When a keyboard user focuses on a control it must not cause a change of context, such as loading a new page/tab. This stops unexpected things happening without screen reader and screen magnifer users being aware of it.
Accessibility Requirements for 3.2.1 On Focus (A)
focusevents do not cause navigation, nor form submission
- components that respond to
focusdo not initiate a “focus trap”, where it is impossible or unclear how to navigate out of the component using the keyboard.
Common mistakes for 3.2.1 On Focus (A)
- Dropdown menus trigger navigation as the user tabs between options
- focus is moved by script in ways that surprise the user
The following are common mistakes that are considered failures of Success Criterion 3.2.1 by the WCAG Working Group.
FAQs for On Focus (A)
What to do to ensure website is On Focus?
1.Links don’t open automatically on focus; and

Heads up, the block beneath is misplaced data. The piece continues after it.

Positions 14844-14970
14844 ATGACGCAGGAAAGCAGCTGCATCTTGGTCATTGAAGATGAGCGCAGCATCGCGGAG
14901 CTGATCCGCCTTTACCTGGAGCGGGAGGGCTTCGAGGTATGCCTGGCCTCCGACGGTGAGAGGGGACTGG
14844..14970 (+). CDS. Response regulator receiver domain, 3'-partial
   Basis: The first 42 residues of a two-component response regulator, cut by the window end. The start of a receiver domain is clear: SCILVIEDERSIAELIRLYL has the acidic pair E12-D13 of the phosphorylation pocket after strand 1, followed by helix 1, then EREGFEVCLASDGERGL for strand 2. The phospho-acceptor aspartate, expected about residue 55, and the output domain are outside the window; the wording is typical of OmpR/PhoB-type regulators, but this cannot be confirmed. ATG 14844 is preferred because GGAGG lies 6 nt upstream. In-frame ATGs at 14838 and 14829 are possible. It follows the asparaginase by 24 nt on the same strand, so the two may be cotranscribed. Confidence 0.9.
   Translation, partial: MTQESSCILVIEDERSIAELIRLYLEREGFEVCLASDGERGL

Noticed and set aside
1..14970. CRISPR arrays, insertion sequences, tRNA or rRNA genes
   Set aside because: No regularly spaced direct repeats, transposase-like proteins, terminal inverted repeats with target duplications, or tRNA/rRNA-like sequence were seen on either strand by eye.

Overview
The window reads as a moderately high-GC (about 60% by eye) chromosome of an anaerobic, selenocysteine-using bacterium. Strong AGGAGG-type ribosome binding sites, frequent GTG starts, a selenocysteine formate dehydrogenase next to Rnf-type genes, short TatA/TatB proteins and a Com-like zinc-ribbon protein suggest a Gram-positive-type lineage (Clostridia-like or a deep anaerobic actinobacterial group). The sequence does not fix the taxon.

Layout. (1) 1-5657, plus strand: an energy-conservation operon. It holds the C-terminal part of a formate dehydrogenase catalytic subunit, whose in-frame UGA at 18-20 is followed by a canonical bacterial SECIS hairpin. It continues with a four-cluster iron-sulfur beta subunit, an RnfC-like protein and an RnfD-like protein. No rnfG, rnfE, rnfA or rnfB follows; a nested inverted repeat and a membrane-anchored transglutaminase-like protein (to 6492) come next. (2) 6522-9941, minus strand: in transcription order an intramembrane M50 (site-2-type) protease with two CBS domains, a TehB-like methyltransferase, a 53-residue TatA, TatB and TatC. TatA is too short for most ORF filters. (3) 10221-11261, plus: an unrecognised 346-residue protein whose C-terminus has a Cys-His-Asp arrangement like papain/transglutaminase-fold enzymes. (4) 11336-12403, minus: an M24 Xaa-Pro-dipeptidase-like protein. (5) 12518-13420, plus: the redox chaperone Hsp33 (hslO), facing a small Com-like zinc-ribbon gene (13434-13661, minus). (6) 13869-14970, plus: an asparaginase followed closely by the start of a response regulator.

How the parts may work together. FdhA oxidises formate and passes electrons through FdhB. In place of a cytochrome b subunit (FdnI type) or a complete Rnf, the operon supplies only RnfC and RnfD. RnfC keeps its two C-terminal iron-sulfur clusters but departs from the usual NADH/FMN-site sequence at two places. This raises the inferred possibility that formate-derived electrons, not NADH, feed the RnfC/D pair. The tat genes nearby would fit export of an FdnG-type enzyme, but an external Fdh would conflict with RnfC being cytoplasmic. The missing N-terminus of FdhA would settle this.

2.Forms don’t submit without the user taking action (such as clicking the ‘Submit’ button); and
3.There are no automatic pop-ups; and
4.Focus never jumps to another element automatically; and
4.No other action that occurs on focus alone causes the page to change.
What are the best practices for On Focus?
1.Ensure no element changes purely by receiving focus.
2.Avoid both behavioral and visual modifications.
What are the Exceptions?
Elements can change on focus if the context doesn’t change. For example, you can use a dynamic menu on your website, the kind where navigation options drop down when you hover over an item. This is not a change of context.
Another example would be a hover status on a link, again, this isn’t a change of context.
Some examples of On Focus
Some examples of the changes that happen on focus are
Opening of a popup when user focuses on a link.
Opening of a sub-menu on focus.
Form is submitted when focused on a button.
Selecting an option in the dropdown and pressing escape or tab navigates to different page.
Help icon that opens automatically on focusing to a text field.